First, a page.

Evaluation of serum adropin and irisin levels and its association with anthropometric obesity indices and biochemical parameters in Type 2 diabetic patients
The newly described proteins adropin and irisin are a highly conserved polypeptide that plays essential roles in metabolic and energy homeostasis, insulin resistance, and fat browning. The aim of this study is to evaluate the circulating levels of serum adropin and irisin in type 2 diabetes mellitus (T2DM) patients and also to elucidate possible relationships between serum adropin and irisin levels with anthropometric obesity indices and biochemical parameters.
SUBJECTS AND METHODS:
Single-center prospective observational study included 90 T2DM patients referred to the diabetes outpatient clinic. Height, weight, and waist circumference (WC) were measured. Body mass index (BMI) and waist to height ratio (WHtR) were calculated. Fasting blood glucose, glycosylated hemoglobin, serum lipids, creatinine, urea, and blood urea nitrogen were evaluated. Estimated glomerular filtration rate (GFR) was calculated, serum adropin and irisin were evaluated.
The results showed a significant positive correlation between adropin and irisin in females but not in males (r = 0.311; P = 0.042). In males’ group, serum adropin levels showed significant negative correlation with serum glucose (–0.423, P = < 0.05), HbA1C (–0.364, P = < 0.05), and GFR (–0.355, P = < 0.05). In contrast, creatinine was showed a significant positive correlation with adropin in males (0.381, P = < 0.05). In females’ group, adropin showed a significant negative correlation with weight (–0.371, P = < 0.05), BMI (–0.349, P = < 0.05), WC (–0.402, P = < 0.01), and WHtR (–0.398, P = < 0.01). Contrary, in males’ group, serum irisin levels showed significant positive correlation with weight (0.338, P = < 0.05), BMI (0.332, P = < 0.05), WC (0.409, P = < 0.01), and WHtR (0.432, P = < 0.01).
This study demonstrated that, in T2DM patients, circulating serum adrpoin correlated negatively with anthropometric obesity indices of obesity in females, while serum irisin was positively correlated with anthropometric obesity indices of obesity in males.
Diabetes Mellitus is the most common of all endocrine disorders, is one of the foremost public health concerns confronting the world today. The global statistics of diabetes mellitus in the year 2017 indicated, about 425 million people had this disease worldwide and will rise to 629 million in 2045 . Type 2 diabetes mellitus (T2DM) makes about 90–95% of all diabetes, the estimated prevalence of T2DM in Jordan is 9.5% in age 20–79 years and expected to be 12.5% in 2045 .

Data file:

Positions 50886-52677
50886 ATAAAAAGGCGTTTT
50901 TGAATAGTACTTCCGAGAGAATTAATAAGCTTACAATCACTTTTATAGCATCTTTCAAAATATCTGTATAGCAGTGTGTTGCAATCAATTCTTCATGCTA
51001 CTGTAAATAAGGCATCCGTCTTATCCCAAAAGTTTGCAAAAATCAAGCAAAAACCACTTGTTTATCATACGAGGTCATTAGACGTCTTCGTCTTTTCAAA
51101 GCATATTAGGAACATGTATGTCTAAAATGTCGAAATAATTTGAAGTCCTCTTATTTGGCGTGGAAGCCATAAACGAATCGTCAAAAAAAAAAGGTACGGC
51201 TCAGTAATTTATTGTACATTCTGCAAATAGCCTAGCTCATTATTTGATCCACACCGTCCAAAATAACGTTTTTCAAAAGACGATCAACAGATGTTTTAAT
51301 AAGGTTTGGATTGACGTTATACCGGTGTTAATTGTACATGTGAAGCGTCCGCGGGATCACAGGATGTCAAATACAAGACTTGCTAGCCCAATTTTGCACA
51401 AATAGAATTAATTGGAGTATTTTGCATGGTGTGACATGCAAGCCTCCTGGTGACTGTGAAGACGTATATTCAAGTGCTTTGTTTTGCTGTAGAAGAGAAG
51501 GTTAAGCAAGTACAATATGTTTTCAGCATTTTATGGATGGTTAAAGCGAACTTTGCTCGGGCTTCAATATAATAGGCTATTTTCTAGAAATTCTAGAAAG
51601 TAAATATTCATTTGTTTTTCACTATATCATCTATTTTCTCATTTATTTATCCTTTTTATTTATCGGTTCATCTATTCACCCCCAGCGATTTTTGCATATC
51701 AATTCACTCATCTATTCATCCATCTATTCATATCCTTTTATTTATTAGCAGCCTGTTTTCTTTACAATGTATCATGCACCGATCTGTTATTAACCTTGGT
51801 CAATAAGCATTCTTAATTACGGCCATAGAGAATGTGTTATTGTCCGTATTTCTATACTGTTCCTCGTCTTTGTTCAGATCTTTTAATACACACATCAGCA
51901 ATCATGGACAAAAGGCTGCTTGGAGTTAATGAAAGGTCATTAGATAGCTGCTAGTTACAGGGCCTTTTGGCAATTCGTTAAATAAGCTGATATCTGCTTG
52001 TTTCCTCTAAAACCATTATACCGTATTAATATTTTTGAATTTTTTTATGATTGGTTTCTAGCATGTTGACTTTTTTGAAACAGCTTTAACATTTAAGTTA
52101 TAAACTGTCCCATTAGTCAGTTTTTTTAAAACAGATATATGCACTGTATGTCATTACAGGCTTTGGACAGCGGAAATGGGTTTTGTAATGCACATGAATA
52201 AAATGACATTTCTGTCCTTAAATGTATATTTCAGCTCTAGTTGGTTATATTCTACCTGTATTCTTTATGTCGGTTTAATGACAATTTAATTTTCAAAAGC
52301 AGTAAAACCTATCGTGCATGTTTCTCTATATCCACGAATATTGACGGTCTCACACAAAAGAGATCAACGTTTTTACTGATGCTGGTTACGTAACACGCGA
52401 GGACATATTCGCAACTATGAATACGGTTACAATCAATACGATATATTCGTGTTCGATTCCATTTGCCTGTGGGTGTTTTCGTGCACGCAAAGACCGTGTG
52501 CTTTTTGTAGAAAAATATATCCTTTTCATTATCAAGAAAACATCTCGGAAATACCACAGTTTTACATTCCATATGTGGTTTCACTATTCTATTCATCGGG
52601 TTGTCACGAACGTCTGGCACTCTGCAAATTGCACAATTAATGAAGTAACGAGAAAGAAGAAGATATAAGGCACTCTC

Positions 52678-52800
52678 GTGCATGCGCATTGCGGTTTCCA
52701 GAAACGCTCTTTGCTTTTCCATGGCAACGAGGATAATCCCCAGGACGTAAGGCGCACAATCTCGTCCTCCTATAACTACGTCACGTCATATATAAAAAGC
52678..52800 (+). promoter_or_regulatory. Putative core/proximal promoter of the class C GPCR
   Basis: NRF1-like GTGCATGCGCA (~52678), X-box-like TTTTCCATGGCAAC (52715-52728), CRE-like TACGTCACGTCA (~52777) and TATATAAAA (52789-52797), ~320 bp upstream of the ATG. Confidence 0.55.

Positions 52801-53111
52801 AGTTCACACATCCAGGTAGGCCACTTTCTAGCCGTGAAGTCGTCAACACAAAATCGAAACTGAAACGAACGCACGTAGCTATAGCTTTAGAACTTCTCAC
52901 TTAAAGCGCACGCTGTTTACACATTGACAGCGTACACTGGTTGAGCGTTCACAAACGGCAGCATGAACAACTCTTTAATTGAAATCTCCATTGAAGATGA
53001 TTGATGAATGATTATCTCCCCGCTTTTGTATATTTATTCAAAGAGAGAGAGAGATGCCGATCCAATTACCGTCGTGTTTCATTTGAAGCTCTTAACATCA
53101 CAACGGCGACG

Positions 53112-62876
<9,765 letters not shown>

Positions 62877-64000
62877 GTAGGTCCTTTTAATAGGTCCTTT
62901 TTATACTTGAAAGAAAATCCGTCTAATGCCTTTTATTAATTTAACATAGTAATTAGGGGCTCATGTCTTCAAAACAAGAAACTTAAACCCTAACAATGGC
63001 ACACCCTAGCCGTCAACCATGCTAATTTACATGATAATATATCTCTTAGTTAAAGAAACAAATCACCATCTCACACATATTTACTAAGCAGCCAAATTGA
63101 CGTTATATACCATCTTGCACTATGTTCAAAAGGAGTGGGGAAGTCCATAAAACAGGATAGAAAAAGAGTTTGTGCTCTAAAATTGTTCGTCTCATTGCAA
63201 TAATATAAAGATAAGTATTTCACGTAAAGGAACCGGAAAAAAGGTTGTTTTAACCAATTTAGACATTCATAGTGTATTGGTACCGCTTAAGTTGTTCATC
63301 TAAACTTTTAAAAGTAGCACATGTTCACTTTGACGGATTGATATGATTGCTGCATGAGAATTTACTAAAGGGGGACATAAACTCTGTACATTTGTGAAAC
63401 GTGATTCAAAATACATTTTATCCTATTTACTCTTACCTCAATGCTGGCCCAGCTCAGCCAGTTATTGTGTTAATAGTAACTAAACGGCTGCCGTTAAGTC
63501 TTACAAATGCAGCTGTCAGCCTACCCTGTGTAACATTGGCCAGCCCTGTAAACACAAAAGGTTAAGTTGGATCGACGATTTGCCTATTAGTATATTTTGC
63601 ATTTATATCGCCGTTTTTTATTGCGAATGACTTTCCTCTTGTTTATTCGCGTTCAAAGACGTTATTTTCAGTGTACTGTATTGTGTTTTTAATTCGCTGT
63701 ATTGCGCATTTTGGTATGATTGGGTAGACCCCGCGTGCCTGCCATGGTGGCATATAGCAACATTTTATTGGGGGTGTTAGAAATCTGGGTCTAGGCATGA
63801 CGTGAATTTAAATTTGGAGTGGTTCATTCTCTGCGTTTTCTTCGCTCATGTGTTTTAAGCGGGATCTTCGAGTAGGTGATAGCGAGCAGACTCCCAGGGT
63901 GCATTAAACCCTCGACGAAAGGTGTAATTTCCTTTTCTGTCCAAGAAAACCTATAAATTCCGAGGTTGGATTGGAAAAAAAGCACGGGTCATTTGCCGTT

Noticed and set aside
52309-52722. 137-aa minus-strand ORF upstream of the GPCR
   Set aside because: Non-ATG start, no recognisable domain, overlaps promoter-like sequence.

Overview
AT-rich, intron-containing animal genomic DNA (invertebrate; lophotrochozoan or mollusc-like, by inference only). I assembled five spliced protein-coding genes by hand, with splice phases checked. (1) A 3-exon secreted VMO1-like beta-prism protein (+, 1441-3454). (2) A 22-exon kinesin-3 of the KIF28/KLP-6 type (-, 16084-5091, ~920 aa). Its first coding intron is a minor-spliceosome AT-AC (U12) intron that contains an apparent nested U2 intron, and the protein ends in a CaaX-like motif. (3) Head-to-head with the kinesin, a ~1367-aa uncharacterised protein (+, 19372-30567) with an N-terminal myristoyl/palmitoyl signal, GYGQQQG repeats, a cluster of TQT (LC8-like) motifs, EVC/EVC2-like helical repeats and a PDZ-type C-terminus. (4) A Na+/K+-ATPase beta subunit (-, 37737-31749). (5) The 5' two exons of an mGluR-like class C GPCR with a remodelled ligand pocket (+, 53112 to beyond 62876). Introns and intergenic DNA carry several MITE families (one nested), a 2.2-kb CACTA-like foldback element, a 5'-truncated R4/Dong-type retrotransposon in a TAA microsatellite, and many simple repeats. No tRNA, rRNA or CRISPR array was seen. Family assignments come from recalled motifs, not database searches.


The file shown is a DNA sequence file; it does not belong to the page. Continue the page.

Adropin and irisin are newly described proteins that can be an essential component in the pathophysiological pathways of diabetes mellitus, hypertension, chronic kidney disease, and cardiovascular diseases. Adropin is a new peptide hormone identified in 2008 by Kumar et al. . The first report on irisin was published in 2012 by Bostrom  both are known as myokines regulate energy homeostasis and metabolic processes.
The role of adropin and irisin was investigated in patients with T2DM, as long-term complications of diabetes include coronary artery disease, diabetic retinopathy and impaired renal functions [5–9].
Various studies on irisin and adropin concentration in T2DM have shown that lower irisin levels have been found in patients with T2DM compared to newly diagnosed or nondiabetic [6, 7, 10, 11]. The level of adropin changes in different physiological and pathophysiological conditions. A decreased concentration of adropin is associated with many diseases such as insulin resistance associated with obesity and T2DM [7, 12].
Given the increase in the prevalence of diabetes, insulin action as a major contributor should be enhanced; adropin has been recognized as a secreted peptide that enhances glucose tolerance, oxidative glucose metabolism, and insulin receptor signaling in skeletal muscles in diet-induced obese mice . Discussion of T2DM in adults should be aligned with the main contributor to T2DM, obesity, where almost 88% of people with T2DM are deemed overweight or obese . An inverse association between adropin levels and body mass index (BMI) has also been reported in human studies . The first evidence indicating a link between adropin, obesity and the risk of metabolic syndrome in humans was presented by Butler et al. , who reported that low adropin levels were found in obese patients and weight loss increased its levels.
Irisin, similar to adropin, as a secreted peptide, activates white fat’s conversion to brown-like fat, increases insulin sensitivity, and decreases visceral fat . Likewise, lower irisin concentrations were observed in diabetic patients . In a systematic review, five of the eight studies reported reduced irisin levels in patients with T2DM . A cross-sectional showed that serum irisin levels were significantly reduced in T2DM Egyptian patients than nondiabetic controls . Likewise, circulating irisin was significantly lower in individuals with T2DM than nondiabetic controls . Contrary, many studies found that irisin is elevated in T2DM [17, 18].
Irisin levels can provide new avenues for controlling age-related muscle changes since it’s a potential biomarker for muscle dysfunction that could portend the onset of sarcopenia . Irisin levels were studied in elderly patients with diabetes it was lower than the control group of healthy subjects with the same gender characteristics and age with a difference of±5 years old . On the other hand, serum adropin concentrations are negatively associated with renal function. Adropin may be implicated in the pathogenesis of Diabetic nephropathy development .